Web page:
EU countries fail to agree on 10-year extension for glyphosate use

EU member states failed to approve the 10-year extension for glyphosate use on Friday
EU member states failed to approve the 10-year extension for glyphosate use on Friday Copyright Seth Perlman/AP2010
By Mared Gwyn JonesGregoire Lory
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EU member states have failed to agree on the European Commission's proposed 10-year renewal for the use of glyphosate, a controversial chemical substance used in herbicides.


Several member states, including France, abstained in a vote on Friday in the Standing Committee on Plants, Animals, Food and Feed (PAFF), following two-day technical discussions in Brussels.

Austria, Luxembourg, and Croatia voted against the proposed extension.

With no qualified majority either for or against, an appeal committee will now reconsider the Commission's text, with a second vote due to take place in the first half of November.

A spokesperson for the European Commission confirmed on Friday that "dialogue" can still take place between member states in order to reach a compromise. Many capitals have expressed concerns about the powerful herbicide's impact on biodiversity and human health.

If a qualified majority is not achieved in November, the Commission will take a final decision on the renewal.

In September, the EU executive recommended renewing the approval of glyphosate use in the EU market for a further 10 years beyond its expiry date of 15 December this year, after the bloc's food safety agency EFSA found "no critical areas of concern" in a July assessment.

But EU officials recognised that the EFSA analysis included data gaps and had failed to reach conclusions on certain aspects, including for consumer diets.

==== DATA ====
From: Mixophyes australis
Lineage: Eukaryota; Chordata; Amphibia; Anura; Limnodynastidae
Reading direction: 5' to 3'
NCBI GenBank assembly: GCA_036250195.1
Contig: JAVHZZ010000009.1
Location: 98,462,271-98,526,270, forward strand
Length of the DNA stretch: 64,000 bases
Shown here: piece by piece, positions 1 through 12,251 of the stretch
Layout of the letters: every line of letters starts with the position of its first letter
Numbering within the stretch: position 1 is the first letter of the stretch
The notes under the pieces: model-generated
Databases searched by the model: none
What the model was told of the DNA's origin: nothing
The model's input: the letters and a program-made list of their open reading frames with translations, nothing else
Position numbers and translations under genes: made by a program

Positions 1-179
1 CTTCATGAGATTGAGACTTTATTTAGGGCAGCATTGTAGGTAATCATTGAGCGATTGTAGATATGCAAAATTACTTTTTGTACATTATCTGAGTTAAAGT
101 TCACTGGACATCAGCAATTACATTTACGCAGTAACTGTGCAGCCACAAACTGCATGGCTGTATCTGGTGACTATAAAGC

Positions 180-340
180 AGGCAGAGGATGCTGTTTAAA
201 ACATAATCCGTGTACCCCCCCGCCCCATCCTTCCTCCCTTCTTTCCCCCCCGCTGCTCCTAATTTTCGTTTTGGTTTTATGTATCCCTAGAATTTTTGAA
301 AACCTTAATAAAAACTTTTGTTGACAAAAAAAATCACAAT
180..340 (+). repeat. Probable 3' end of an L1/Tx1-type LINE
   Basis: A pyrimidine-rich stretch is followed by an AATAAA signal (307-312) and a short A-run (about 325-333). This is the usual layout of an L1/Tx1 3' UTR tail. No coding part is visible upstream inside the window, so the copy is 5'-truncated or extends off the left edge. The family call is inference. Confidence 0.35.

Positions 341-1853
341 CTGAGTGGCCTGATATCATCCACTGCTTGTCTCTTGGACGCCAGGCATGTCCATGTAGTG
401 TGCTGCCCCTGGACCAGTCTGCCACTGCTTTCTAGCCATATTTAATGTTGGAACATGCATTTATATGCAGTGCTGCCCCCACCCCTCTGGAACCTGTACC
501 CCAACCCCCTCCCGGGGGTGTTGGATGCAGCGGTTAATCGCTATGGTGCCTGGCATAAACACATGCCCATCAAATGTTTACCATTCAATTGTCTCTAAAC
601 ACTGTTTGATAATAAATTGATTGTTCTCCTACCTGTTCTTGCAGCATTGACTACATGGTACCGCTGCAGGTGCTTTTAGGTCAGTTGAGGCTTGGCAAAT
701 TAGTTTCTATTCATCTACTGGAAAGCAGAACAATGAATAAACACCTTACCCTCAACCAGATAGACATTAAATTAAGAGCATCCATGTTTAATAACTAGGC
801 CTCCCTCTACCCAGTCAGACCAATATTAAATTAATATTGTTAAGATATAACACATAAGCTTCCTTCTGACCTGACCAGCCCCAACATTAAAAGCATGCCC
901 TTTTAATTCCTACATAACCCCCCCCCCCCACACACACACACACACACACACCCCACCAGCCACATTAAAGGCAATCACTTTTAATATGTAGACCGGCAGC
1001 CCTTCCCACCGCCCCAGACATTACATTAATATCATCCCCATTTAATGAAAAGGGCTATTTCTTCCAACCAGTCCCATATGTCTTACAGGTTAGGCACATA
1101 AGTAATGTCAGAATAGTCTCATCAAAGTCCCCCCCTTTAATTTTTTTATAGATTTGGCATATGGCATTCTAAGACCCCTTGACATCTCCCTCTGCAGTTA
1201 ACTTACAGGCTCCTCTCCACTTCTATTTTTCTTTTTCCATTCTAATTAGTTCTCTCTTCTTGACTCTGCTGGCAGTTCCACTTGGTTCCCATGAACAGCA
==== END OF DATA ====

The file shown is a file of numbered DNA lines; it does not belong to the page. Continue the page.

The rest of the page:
Glyphosate has been a source of controversy since the World Health Organization's cancer agency concluded in 2015 that it was probably carcinogenic to humans.

Earlier this week, Euronews spoke to Sabine Grataloup, whose son Théo was born with severe malformations after he was exposed to a glyphosate-based weed killer while in his mother's womb.

In an attempt to convince member states, the European Commission had sought to introduce "risk mitigation measures" including buffer strips of ten meters around sprayed areas and the use of specific nozzles to reduce "spray drift". 

NGO Pesticide Action Network (PAN) Europe, which had fiercely criticised the Commission's proposed renewal, welcomed member states' decision to delay the decision.

"We consider that it (the Commission's proposal) doesn't take into account all the scientific evidence that we have that glyphosate harms human health and the environment and that therefore under EU law it should be banned," Angeliki Lysimachou, PAN Europe's head of science and policy, told Euronews.

"The fight is not over yet, but there is a deadline," Lysimachou said. "The Commission and Europe have made a commitment to reduce dependency on pesticides and to adopt alternative methods such as more nature-based and environmentally friendly solutions. An extension of glyphosate for ten years is really worrying."

Austria and Luxembourg had previously announced they would oppose the renewal. Luxembourg is the only EU country to have temporarily banned the substance in the past.

The Dutch Agriculture Minister Piet Adema had confirmed the Netherlands would abstain in the vote, explaining its "nuanced position" would not be "done justice by a vote for or against" the proposal.

In September, the German agriculture minister warned of the threats of glyphosate to biodiversity and stressed the need for a coordinated phase-out at European level.

Italy voted in favour of the 10-year extension on Friday but with some conditions, including the prohibition of glyphosate use during harvest collection, according to diplomatic sources.

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